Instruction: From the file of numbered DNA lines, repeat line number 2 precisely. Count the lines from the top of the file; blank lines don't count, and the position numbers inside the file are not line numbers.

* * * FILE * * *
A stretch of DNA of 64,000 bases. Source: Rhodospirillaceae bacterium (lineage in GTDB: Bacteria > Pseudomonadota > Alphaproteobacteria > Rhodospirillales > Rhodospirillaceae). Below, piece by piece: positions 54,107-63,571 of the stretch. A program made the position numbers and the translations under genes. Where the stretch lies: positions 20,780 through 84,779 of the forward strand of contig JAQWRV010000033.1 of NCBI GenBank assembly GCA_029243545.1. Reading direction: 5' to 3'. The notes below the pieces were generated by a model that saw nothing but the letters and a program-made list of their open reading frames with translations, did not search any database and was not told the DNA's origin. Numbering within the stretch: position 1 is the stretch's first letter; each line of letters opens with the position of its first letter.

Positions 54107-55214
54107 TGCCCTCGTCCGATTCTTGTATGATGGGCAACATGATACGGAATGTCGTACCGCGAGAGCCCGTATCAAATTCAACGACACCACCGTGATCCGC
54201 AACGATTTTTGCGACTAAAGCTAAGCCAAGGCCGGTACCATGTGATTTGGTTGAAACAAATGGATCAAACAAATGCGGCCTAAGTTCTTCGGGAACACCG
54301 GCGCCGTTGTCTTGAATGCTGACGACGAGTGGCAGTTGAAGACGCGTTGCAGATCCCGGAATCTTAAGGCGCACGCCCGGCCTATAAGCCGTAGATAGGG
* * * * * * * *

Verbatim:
Positions 54107-55214